I played golf with the group the next day at the Falls Course at Magnolia Grove, on the Robert Trent Jones Golf Trail. I joined Ron, Bill Tunnell with the U.S.S Alabama battleship, and Kent Blackinton, the general manager of the Riverview Plaza. Paul Martino, the director of golf there, told me they have just re-opened the Falls course after extensive redesign. The Crossings course was also re-designed and in total, $12 million has been spent making these two layouts a bit more friendly to average golfers. They're still exceptional, but there are fewer shots into elevated greens. The greens are also larger and have less undulation.

We had our BankTravel Conference here in 2006 and it was good to see so many of the industry people who worked to make that meeting a success.

The Falls Course at Magnolia Grove included gorgeous fall-colored marshes on many holes

Bill Tunnell putted while Ron McConnell and Kent Blackinton looked on

The 18th on Crossings features a new lake since its re-design

We joined the Mobile group for a dinner at Felix's Fish Camp on Mobile Bay

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Alabama Gulf Coast

Equestrian Games were an international hit

by Mac Lacy 12. October 2010 01:56

On Friday, October 8, my wife, Kim, and I took the afternoon to enjoy the Alltech FEI World Equestrian Games in Lexington, Kentucky.  Throughout the course of the week, the games had been drawing increasingly large crowds as equestrians from dozens of countries around the world joined fans from those countries and America at the Kentucky Horse Park for the two and half week event.  We rode over in the elaborate shuttle system from downtown Lexington that carried thousands of fans over the course of the event to the front door of the huge complex.

We arrived in time to stroll through the trade show and Kentucky Experience pavilion for an hour or so before heading over to the Driving Stadium to catch the finals of the dressage event for driving.  This sport involves carriages and wagons pulled by four horses who are driven by world-class horsemen and women.  We watched as six finalists took their teams through a series of maneuvers before a full stadium of fans and five judging stands.  A team from Australia was clearly the best to even us--novices in every sense.  When they finished the stadium erupted in applause.

After the event, we headed back to the Kentucky pavilion to enjoy the beer tasting station offered by Alltech's Kentucky Ale brands and listened to two musicians with guitar and dulcimer.  We found some Christmas ornaments and one full-blown gift for a friend's three-year old son--a pair of Justin boots that he'll probably be able to wear for all of two or three months before he outgrows them.

I told several friends that this event, when coupled with the Ryder Cup just two years earlier in Louisville, has stamped Kentucky as a major destination for thousands of new fans and friends across the world.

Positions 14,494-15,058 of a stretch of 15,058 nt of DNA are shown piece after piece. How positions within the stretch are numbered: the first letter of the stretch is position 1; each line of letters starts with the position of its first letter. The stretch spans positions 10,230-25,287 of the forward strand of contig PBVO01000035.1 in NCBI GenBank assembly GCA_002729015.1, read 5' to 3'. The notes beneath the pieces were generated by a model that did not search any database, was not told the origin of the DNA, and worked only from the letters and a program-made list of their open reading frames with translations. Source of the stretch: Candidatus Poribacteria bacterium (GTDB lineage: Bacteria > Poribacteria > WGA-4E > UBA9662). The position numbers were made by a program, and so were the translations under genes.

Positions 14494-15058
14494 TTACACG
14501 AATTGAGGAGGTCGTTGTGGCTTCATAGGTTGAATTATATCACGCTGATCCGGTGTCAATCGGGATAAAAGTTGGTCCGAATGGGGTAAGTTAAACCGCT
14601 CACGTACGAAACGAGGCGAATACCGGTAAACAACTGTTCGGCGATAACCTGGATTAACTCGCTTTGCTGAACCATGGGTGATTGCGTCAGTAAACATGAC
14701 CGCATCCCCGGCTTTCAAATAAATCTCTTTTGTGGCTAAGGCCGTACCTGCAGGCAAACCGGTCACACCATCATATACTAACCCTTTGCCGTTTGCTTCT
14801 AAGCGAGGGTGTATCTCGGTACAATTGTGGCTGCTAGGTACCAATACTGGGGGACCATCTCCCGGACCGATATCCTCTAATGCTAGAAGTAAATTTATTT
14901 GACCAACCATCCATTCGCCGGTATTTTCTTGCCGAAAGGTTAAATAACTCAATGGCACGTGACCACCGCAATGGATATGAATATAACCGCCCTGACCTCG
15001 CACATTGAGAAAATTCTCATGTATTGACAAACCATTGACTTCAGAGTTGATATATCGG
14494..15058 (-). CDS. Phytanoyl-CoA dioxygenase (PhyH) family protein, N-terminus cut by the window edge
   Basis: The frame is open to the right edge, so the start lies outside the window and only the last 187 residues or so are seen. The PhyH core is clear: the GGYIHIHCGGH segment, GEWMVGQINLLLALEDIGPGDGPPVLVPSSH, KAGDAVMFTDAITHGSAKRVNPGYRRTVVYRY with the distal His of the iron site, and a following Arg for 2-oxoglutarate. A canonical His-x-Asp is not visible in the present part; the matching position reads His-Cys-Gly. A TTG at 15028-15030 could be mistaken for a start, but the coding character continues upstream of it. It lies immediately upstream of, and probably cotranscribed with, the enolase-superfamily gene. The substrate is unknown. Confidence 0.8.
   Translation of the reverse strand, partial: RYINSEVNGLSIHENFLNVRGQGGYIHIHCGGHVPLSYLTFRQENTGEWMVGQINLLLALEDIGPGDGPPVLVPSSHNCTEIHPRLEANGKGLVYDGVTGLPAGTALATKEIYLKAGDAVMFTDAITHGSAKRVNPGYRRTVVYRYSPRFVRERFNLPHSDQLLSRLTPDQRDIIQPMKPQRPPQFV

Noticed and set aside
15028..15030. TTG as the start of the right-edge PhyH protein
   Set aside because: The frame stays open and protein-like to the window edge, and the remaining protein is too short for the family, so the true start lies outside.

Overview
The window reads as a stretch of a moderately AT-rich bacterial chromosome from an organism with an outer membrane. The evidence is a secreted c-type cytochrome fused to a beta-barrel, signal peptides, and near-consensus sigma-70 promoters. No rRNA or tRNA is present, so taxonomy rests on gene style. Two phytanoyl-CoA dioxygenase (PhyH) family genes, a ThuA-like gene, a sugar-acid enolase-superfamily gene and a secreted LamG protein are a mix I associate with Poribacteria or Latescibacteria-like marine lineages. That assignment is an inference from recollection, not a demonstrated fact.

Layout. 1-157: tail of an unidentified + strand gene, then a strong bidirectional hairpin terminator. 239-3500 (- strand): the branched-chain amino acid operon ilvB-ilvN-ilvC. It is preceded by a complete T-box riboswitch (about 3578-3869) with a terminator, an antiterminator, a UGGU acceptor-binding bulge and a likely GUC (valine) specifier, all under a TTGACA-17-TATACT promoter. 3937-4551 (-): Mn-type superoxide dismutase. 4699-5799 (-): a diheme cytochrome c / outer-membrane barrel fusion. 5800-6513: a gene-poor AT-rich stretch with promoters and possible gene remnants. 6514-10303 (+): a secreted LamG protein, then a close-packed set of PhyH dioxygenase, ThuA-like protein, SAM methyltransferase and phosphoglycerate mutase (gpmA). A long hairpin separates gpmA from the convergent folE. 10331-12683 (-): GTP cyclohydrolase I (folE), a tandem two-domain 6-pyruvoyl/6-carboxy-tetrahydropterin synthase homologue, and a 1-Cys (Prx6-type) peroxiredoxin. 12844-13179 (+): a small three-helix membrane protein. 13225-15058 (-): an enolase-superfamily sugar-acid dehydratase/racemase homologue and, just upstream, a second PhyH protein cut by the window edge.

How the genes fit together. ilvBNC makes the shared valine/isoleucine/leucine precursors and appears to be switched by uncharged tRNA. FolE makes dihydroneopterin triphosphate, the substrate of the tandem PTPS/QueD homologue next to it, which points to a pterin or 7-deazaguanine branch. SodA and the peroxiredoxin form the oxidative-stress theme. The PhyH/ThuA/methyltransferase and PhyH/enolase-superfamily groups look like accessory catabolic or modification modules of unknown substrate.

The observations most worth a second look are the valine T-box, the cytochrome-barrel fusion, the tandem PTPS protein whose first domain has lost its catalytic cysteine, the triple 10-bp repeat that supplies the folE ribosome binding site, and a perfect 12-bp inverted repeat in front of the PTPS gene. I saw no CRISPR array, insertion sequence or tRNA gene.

The Makers Mark Visitor Center was a popular stop

Equestrian toys and models were on display in the event trade show

A huge mural adorned the event's primary stadium

A team performed in the finals of the Driving Dressage competition

Many visitors took the opportunity for a bourbon or beer tasting in the Kentucky Experience pavilion



It was all business, that is, until it was time to relax

by Mac Lacy 8. October 2010 01:37

Play hard?  No problems there.  Especially in a city that was getting its groove on at its annual Red River Revel festival, one of Louisiana's biggest and baddest music and arts events.  The entire delegation was taken to the festival, treated to all they could enjoy in the way of regional foods and beverages and was given ringside seats to some great Louisiana blues music.  The evening was one no one will forget.

"Wow!  The Red River Revel was everything we'd heard it would be for our delegates," said conference CEO Joe Cappuzzello.  "Stacey Brown, Dianna Douglas, Kim Brice and their entire staff went over the top in bringing our meeting planners and destinations to this great event.  And when you add their superb opening evening dinner, Shreveport-Bossier Convention and Tourist Bureau really did themselves proud."

In addition to Shreveport's signature evening events and hospitality, delegates enjoyed hosted breakfasts and lunches, marketplace refreshments, welcome receptions and more. 

"I don't think the entertainment could have been any better," said conference partner Herb Sparrow.  "It was very important that our inaugural conference set the bar high in that regard and Shreveport and their partners did their part.  I think the word of mouth coming from this conference will be very positive and will enable us to move into our second year on a very strong note."

Social marketing speaker Lesley Kyle, right, previewed a sponsor's material before delegates arrived for a meal

The Gemini Cruise Mardi Gras Museum was a hit during Shreveport's sightseeing tour

Delegates in custom T-shirts took time to shop for fine handcrafts at the Red River Revel

Delegates took a moment to pose with conference partner Herb Sparrow at Red River Revel

Shreveport's Red River Revel was a smash hit with delegates

Conference partners Charlie Presley and Joe Cappuzzello shared a moment with Dianna Douglas, far right, and others at the Red River Revel

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2010 SMM Conference